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Improving Credit: More How and Why

Whether purchasing or refinancing your home, the first step should always be to see your credit reports. Improving your credit is always possible-no matter what your current credit score may be. I recently wrote about 7 ways to improve your credit reports, and this installment further expands upon the information contained in that article. Since most mortgage programs are keyed to credit scores, it's important for you to know how good (or bad) your credit reports appear to any source of mortgage financing you may employ.

The three agencies (and their corresponding toll-free numbers) that collect credit data and generate credit reports on individuals are: Experian (888-397-3742), Trans Union (800- 888-4213), and Equifax (800-685-1111). Follow the prompts to get copies of your credit reports from all three. Remember: for married couples, there are SIX (6) reports in total. Be sure to get them all.

Each of the credit reports you receive will be a "user-friendly" version so you can understand how to read and interpret them. They'll also send a dispute form so you can challenge any incorrect information. It can take as long as 60 to 90 days before any changes will be reflected on your credit reports. Acting NOW can put you into a house by the Summer!

Of critical importance is the credit score generated by these reports. The significance of this score essentially gives the Lender a statistical framework from which to judge your overall credit worthiness on a numerical scale. This number takes into account your past payment performance, how much credit you use, the age of your accounts and the type of credit you are using. Scores range from the 400's to 800. The higher the score, the better you appear as a credit risk. Steps you can take to make positive changes in your score will have varying impact. Some strategies will have greater effect than others.

1. Keeping payments on time is weighted most heavily in your credit score. Payments reported as "late" (over 30 days, 60 days, 90 days, etc.) are most damaging. Any erroneous entries must be disputed using the above mentioned dispute forms to be changed. If a negative entry is accurate, it can only improve by keeping all your payments on time. Of special interest to credit decision-makers: recent late payments on accounts can often be more damaging than a bankruptcy two years ago.

2. Credit cards with balances at or near their maximum limits also weigh heavily in your score. Keep your account balances at around thirty percent of the maximum available credit to optimize your credit score. Smaller balances on MORE cards is a better than having major balances on just a few cards. If possible, transfer part of the balances on your cards to other [existing] cards you have. Do not open new accounts for balance transfers. Though it may be attractive due to a good rate, this can hurt your score because NEW accounts lack history and are therefore scored lower. Users of new (low-interest) accounts tend to load up the account because of it's low rate. This often results in using the total amount available on the account-a bad decision when applying for mortgage financing. Making balance transfers to older accounts enhances your score. Switch any balances to the lower-rate cards AFTER you've gotten your mortgage!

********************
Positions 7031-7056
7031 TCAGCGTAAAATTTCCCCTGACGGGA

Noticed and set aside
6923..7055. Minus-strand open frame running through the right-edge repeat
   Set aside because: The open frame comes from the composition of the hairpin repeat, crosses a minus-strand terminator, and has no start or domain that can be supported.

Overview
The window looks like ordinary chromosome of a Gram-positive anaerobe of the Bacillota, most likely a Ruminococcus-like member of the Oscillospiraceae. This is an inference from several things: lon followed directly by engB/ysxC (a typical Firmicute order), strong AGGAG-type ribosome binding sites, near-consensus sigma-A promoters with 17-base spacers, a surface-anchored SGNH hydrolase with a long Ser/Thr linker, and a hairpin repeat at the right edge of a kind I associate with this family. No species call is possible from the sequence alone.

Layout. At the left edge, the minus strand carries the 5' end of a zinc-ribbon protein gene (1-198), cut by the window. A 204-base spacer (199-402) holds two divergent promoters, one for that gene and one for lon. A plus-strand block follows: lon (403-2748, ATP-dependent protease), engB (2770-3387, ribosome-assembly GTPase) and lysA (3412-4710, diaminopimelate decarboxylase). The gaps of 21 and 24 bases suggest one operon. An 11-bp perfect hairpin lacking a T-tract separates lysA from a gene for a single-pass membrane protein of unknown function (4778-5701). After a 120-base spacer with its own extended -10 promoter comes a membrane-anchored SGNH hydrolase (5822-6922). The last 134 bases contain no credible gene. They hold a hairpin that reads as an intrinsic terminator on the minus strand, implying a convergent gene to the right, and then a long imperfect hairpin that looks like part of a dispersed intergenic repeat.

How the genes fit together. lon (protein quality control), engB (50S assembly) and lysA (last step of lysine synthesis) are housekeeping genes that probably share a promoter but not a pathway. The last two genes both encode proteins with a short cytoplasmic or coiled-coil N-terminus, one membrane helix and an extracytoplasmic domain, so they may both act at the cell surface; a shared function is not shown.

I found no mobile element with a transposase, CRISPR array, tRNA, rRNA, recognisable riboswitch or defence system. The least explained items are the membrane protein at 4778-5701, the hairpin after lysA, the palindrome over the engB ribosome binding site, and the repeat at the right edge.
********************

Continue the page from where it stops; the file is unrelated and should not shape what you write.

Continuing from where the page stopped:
When you're considering making balance transfers, call your credit card holder(s). It may be possible to negotiate a better rate and terms with them by saying you're considering transferring your balance to another company. They may reduce the rate on your card if they sense they're going to lose you as a paying customer. This will reduce your monthly payment while helping to enhance your credit score. It certainly can't hurt to try. As an alternative, request a credit-line increase. If granted, it will effectively reduce the percentage of the maximum available you have on the account, and raise your score.

3. Outstanding judgements, collections and charge-offs lower your credit score. If you're planning a home purchase, it's best to pay them off-especially if they are affordably small. If these amounts are larger ($1000 and up) you may be able to negotiate for a reduced payoff. Again, it won't hurt to ask. If you cannot afford to pay them off, don't despair. Mortgage programs are available that allow them to remain open and unpaid.

Credit improvement has become an art when it comes to your ability to qualify for any mortgage financing. Knowing the above strategies can help you save thousands of dollars on any mortgage you seek. From this starting place, your Mortgage Professional can help you determine the programs most suited to your particular situation and help you fully explore your options.

Mark Atkinson is a Mortgage Professional with A&M Mortgage Solutions, a resource for those buying, selling or refinancing real estate. He can be reached by phone at (860) 350-8400. E-mail at


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